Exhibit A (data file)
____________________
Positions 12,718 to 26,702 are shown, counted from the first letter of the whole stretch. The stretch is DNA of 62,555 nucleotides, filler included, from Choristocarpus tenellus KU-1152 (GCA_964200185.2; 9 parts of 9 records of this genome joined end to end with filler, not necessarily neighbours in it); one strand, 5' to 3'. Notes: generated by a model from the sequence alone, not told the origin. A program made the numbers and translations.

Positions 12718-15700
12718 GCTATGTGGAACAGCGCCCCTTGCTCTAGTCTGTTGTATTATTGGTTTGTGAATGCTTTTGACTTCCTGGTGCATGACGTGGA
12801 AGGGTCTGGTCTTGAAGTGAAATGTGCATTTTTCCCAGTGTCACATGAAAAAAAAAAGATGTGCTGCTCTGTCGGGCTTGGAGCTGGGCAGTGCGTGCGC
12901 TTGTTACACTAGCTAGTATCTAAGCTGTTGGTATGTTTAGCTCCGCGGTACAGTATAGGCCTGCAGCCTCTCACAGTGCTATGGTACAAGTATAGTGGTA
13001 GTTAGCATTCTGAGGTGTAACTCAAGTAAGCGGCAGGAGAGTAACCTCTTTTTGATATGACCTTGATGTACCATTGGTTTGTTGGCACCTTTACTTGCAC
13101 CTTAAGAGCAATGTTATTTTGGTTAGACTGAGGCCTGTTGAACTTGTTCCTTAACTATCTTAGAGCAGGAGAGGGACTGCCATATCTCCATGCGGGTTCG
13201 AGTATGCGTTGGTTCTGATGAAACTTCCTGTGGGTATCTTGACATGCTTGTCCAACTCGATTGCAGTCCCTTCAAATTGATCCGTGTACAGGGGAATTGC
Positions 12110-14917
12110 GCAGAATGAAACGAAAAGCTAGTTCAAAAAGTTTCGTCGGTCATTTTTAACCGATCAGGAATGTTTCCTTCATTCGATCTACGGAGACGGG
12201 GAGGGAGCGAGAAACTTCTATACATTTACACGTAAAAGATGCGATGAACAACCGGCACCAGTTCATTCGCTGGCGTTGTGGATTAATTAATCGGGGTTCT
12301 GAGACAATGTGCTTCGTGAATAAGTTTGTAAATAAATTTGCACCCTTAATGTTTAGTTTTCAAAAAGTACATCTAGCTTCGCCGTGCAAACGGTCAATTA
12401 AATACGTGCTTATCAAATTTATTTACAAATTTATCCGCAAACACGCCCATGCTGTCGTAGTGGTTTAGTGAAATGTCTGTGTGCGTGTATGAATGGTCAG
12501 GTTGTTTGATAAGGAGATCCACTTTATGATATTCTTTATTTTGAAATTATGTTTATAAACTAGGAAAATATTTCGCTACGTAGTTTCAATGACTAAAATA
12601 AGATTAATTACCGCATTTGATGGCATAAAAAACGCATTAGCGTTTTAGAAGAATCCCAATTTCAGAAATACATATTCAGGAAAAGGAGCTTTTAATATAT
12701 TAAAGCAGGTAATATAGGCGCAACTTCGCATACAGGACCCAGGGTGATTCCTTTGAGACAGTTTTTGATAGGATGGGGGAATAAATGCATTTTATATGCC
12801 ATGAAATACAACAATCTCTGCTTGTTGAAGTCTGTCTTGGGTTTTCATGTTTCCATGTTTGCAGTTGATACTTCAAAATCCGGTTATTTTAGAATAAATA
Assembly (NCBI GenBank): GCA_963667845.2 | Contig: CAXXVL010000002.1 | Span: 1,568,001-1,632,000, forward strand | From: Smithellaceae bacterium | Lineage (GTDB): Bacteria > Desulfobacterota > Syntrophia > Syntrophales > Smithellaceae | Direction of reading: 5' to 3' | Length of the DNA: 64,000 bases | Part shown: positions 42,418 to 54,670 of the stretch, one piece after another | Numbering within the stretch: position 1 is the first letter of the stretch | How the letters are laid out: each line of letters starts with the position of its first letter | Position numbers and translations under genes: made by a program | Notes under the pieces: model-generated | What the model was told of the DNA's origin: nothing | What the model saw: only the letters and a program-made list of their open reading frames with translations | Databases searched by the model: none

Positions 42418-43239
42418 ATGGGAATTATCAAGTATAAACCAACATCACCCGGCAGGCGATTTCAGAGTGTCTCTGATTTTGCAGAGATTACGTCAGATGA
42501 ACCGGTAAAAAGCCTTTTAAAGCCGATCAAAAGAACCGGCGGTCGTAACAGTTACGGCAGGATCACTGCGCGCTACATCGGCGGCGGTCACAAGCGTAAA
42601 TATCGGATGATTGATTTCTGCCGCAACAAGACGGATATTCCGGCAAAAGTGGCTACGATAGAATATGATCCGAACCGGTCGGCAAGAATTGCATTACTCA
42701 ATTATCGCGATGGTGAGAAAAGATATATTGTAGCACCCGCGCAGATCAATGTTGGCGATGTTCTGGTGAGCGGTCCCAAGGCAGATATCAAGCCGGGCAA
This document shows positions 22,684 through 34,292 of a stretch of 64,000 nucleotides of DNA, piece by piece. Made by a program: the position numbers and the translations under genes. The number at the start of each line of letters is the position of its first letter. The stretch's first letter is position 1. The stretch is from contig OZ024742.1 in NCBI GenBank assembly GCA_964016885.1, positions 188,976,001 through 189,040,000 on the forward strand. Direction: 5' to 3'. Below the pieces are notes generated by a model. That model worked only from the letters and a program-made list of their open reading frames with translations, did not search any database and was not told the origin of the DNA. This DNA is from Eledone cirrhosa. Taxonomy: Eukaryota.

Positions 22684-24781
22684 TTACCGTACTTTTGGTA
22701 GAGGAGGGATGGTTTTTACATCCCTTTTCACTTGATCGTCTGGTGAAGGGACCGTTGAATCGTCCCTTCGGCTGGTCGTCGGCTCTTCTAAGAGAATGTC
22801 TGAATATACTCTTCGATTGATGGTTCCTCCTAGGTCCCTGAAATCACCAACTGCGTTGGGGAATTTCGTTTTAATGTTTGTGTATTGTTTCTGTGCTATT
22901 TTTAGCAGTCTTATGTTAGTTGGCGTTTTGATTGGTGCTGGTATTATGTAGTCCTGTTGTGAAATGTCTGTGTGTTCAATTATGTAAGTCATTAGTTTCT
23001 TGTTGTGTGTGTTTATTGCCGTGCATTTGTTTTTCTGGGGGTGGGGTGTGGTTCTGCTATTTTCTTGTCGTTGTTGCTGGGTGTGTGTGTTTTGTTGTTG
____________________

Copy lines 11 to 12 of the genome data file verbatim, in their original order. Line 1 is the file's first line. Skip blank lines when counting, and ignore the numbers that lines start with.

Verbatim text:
12201 GAGGGAGCGAGAAACTTCTATACATTTACACGTAAAAGATGCGATGAACAACCGGCACCAGTTCATTCGCTGGCGTTGTGGATTAATTAATCGGGGTTCT
12301 GAGACAATGTGCTTCGTGAATAAGTTTGTAAATAAATTTGCACCCTTAATGTTTAGTTTTCAAAAAGTACATCTAGCTTCGCCGTGCAAACGGTCAATTA